it is a personal decision if a person wants to display a symbol of remembrance and respect for fallen soldiers.

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Did you read the piece you responded to?

 

---------- Post added 10-11-2016 at 08:44 ----------

 

...and others are perfectly entitled to demonstrate their act of remberance in any way they see fit, I choose to wear a red poppy which I stated in a previous post, and youre entitled to do the same not lecture people on how they choose to remember the fallen dead, a significant number of whom had been airbrushed from history.

 

See post 28.

 

Angel1.

 

---------- Post added 10-11-2016 at 19:18 ----------

 

Colour should never get mentioned they were all soldiers who fought for our freedom.

 

If only, some on here will disagree vehemently with your post, even though it's very true.

 

Angel1.

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-------------

Hi Froger, I too will be wearing my red poppy, can i ask you a question -

on the poppies is a little green leaf, every time i see people wearing

theirs the green leaf is at all angel. Can you or anyone tell me where

it should be placed, i have mine at 12 o'clock. :confused:

 

Poppy wearing etiquette. A lot of people get very anal about how a poppy should be worn, men on the left and women on the right with the leaf at 11 O'clock position. There is only one correct way according to the Royal British Legion and that's to wear it with pride.

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I can remember knowing about the Gurkha soldiers from an early age.

I am aware of the contribution made by soldiers from foreign countries regardless of colour

 

That's absolutely fine harvey19, I don't doubt it, however your personal experiences aren't indicative of everyone else's.

 

As far as I'm concerned the act of remberance is a personal one, most choose to wear a red one, some a white, some none at all (I know of ex servicemen who choose not to) and a tiny minority a black one, there is no right or wrong.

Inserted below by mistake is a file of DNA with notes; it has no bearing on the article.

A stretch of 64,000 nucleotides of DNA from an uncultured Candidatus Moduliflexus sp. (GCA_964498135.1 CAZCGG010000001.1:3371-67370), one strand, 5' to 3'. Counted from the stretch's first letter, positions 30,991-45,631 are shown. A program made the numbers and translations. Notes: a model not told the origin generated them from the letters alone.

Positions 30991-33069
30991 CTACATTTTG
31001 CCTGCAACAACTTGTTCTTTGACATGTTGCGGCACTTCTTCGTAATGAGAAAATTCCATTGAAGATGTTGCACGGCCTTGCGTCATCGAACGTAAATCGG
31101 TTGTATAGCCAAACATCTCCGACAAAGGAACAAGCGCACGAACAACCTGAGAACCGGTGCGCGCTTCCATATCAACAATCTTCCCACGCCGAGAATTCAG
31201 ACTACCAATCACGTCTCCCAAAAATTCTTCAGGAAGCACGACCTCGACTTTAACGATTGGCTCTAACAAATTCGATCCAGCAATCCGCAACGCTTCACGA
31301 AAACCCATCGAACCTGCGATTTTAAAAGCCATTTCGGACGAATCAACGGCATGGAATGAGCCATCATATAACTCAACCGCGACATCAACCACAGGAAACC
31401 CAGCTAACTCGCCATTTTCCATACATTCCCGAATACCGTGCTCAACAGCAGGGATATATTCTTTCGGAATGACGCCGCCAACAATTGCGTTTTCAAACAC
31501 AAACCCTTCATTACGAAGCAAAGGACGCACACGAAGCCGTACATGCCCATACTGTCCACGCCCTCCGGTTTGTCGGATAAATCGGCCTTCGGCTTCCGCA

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That's absolutely fine harvey19, I don't doubt it, however your personal experiences aren't indicative of everyone else's.

 

As far as I'm concerned the act of remberance is a personal one, most choose to wear a red one, some a white, some none at all (I know of ex servicemen who choose not to) and a tiny minority a black one, there is no right or wrong.

 

I don't wish to sound pedantic but I think we should remember all soldiers by the red poppy and not exclude or only include some regardless of colour or country of origin by inventing different coloured ones.

I firmly believe that a red poppy with an appropriate insert is the way to highlight a particular group.

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That's absolutely fine harvey19, I don't doubt it, however your personal experiences aren't indicative of everyone else's.

 

As far as I'm concerned the act of remberance is a personal one, most choose to wear a red one, some a white, some none at all (I know of ex servicemen who choose not to) and a tiny minority a black one, there is no right or wrong.

 

when i was young many moons ago i just thought of a soldier as a soldier, never thought of colour.

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I can remember knowing about the Gurkha soldiers from an early age.

I am aware of the contribution made by soldiers from foreign countries regardless of colour.

 

---------- Post added 10-11-2016 at 19:11 ----------

 

on a side note, one thing ive noticed about poppy day is the vitriol a person might get if they DONT wear a poppy.

Personally i dont wear a poppy at all, thats my choice, but some people seem to think youre obscene / a scumbag if you dont Oo

to me that goes against EVERYTHING these soldiers died for, our freedom....even to NOT wear a poppy if we dont want.

 

it is a personal decision if a person wants to display a symbol of remembrance and respect for fallen soldiers.

 

True.

I have a poppy on my coat and uniform, however I was out walking my dogs in Greaves Park today in a different coat with no poppy.

It didn't stop me having a minute in reflection.